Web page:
Politics and your take on the recently passed tax plan aside, the reform package passed late last year will have some definite repercussions for small businesses in Arizona. But it may not be what you think. Due to a largely unforeseen technicality, many employees checking their pay stubs to see all of their tax savings this month may instead find that their paychecks are completely inaccurate.
Weird Tax Plan Consequences for Small Businesses in Arizona
Nothing can create a headache for a small business owner quite so quickly and intensely as an inaccuracy in bookkeeping or payroll. But if one thing is certain in that realm, knowing that something is wrong is a gazillion times easier to deal with if you are aware of it sooner rather than later. This is why we are advising all of our partners to have their employees double check that their pay stub looks right this month. But what makes this month so special?
GOP Tax Plan in a Nutshell
In addition to cuts to corporate tax rates and new deductions, most individuals and families will also pay fewer taxes. From lower overall tax rates to expanded deductions, most people are understandably excited about having more money in their pockets. The bulk of tax savings for individuals and families will be phased out in 2026, but for now, it is a great time for bank accounts everywhere.
Specific expanded deductions for businesses and lower corporate tax rates have left companies making big plans for how the influx of cash will impact their business strategies. While you have likely been planning for business tax updates going into effect in 2018 from a top-level profit/loss angle, very few people looked down the road to some of the technical realities of implementing the tax reform and how they could be impact by such a quick passage would mean.
While Congress was busy working out the nitty gritty of all that would go into the tax bill, they were left negotiating until seemingly the last minute. And with President Trump so eager to sign the bill into law before the holiday season, the race was on. But in all of the commotion, the IRS did not have time to update the W-4 form we all fill out to determine how much money should be withheld from our regular paychecks for taxes.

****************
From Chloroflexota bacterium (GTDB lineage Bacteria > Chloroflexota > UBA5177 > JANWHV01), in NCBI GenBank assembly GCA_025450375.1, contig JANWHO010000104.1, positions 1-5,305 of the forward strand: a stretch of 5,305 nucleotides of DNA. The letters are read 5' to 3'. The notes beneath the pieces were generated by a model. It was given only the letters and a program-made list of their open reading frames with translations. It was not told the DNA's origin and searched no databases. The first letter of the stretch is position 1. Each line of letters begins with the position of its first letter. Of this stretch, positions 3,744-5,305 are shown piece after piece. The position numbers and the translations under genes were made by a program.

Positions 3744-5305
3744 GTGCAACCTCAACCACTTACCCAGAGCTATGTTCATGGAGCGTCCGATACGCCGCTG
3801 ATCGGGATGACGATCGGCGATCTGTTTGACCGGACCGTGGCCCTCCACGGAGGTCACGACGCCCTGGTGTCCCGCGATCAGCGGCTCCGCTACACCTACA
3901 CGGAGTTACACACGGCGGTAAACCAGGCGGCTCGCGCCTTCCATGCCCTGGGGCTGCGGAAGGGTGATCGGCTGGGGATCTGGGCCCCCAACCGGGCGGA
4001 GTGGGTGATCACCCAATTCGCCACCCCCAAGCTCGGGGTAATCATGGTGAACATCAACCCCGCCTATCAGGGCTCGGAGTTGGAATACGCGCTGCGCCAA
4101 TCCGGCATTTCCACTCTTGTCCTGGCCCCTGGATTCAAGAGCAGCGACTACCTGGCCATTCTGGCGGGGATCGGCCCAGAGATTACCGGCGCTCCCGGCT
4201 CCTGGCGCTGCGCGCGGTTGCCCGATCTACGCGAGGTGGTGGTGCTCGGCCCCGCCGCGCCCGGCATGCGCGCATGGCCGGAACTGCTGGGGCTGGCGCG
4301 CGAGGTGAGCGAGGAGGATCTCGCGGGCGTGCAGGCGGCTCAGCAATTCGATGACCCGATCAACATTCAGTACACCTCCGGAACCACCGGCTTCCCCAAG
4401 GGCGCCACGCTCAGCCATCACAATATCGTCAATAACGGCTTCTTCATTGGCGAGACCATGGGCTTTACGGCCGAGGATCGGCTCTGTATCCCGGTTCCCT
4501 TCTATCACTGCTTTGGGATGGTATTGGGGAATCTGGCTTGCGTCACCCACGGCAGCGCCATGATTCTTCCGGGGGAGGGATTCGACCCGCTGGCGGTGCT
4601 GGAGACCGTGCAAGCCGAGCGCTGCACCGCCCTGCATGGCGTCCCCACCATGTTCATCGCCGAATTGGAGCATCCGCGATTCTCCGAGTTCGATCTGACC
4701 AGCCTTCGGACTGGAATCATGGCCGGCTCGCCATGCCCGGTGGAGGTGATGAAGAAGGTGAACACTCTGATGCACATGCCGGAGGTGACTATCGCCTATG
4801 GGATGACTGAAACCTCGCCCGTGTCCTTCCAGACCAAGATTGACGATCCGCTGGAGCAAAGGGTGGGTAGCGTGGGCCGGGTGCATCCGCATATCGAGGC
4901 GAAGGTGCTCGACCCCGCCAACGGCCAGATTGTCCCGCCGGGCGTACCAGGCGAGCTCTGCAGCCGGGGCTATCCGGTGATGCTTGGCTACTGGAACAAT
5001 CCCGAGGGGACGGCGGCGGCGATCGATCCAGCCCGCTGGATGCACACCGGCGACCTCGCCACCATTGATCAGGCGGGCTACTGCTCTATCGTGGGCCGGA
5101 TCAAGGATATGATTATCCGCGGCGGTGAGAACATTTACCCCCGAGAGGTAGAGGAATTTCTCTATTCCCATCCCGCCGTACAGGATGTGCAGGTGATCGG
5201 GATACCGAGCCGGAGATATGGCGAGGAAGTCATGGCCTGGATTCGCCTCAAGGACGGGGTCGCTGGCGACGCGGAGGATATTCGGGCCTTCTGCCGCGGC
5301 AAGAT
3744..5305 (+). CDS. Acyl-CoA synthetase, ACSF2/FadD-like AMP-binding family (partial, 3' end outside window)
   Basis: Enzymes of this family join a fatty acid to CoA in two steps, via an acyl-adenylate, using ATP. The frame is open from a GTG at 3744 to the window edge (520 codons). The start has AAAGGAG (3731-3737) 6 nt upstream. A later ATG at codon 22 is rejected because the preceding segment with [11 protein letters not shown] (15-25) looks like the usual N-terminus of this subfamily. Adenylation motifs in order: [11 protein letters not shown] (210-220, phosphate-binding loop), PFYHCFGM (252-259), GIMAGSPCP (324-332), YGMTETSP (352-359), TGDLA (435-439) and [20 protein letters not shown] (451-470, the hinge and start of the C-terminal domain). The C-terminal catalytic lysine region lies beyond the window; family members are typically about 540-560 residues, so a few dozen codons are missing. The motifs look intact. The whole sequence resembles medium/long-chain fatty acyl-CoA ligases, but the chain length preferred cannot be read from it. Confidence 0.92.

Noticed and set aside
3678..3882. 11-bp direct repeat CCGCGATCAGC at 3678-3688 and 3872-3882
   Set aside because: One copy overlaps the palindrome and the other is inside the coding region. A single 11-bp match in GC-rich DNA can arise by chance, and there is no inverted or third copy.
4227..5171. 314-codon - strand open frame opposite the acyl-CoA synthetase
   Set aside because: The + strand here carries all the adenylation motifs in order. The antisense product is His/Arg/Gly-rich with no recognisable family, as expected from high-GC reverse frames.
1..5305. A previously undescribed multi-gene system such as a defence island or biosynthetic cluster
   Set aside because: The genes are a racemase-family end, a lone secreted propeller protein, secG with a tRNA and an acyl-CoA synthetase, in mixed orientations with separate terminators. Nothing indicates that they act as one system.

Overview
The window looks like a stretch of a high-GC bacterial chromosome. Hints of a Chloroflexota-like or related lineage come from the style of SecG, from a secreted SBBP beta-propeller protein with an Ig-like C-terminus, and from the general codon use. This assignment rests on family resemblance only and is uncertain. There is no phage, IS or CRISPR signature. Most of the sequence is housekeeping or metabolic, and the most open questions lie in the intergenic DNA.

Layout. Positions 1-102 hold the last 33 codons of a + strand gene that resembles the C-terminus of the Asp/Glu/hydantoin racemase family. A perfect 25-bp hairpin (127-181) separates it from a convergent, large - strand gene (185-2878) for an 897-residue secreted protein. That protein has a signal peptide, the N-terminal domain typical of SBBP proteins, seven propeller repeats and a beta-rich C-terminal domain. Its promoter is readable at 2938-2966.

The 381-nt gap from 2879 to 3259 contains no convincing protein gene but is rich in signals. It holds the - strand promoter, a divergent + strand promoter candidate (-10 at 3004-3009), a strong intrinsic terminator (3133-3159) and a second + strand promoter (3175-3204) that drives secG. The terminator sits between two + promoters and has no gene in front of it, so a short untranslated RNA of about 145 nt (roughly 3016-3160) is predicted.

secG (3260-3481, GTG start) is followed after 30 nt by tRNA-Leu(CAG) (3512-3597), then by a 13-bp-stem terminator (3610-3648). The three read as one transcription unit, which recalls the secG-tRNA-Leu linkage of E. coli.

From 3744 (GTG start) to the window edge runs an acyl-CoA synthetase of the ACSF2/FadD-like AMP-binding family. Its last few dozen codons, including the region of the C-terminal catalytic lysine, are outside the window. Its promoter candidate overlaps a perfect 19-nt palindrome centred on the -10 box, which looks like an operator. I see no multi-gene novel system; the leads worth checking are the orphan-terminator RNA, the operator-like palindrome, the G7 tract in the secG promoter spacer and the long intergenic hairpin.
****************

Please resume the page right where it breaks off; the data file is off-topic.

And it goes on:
Some employees will not have enough money withheld from their paychecks while most will have way too much taken out. And it is probably safe to assume that those employees enjoying more money in their pockets by mistake now will be less than thrilled when it is time to visit with their tax accountants next spring and they find out they owe the IRS more money than they anticipated. And as far as good surprises at the accountant’s office go, finding out the IRS owes you money can be pretty great. Unless you have been struggling to live paycheck to paycheck like most Americans, had new expenses over the year or delayed making important investments. Depending on the nature of your company and the lifestyles of your employees, this could be a very big deal.
What should we do if paychecks are incorrect?
Well, the IRS will not have the new W-4 form ready for the 2018 tax year, so it will take some effort. Hopefully employers have some accounting and HR resources that can help employees have a better understanding of what is happening with their money. The IRS should be launching a new online calculator by the end of February that will help people determine their approximate tax liability.
In the meantime, anyone can estimate their tax liability themselves by using tables and other resources. To determine about how much should be withheld, find the approximate total tax liability for the year and divide by the number of pay periods in a year. If it turns out that the amount withheld is actually sort of close to what it should be, breathe easy and just make note of the slight discrepancy. If the amount withheld from your paycheck is not accurate at all, adjust your W-4 form as soon as possible. If deciding which deductions to take/not take, you can be on the safe side by selecting zero deductions and instead writing out the exact amount that should be withheld from taxes.
If you are an individual who stumbled across this blog, we hope it is helpful and that you can confidently get your withholding figured out. And to all of the employers reading this, score some major points with your team by setting up a time for everyone to sit down individually with a qualified person in your employ. Or enlist the help of an outside tax professional! Not sure who to turn to? If you are a small business in Arizona, give us a call! We know HR, payroll and tax accounting like the backs of our hands. We would be more than happy to schedule a time to coach any of your employees who are concerned about this issue and put everyone’s minds at ease.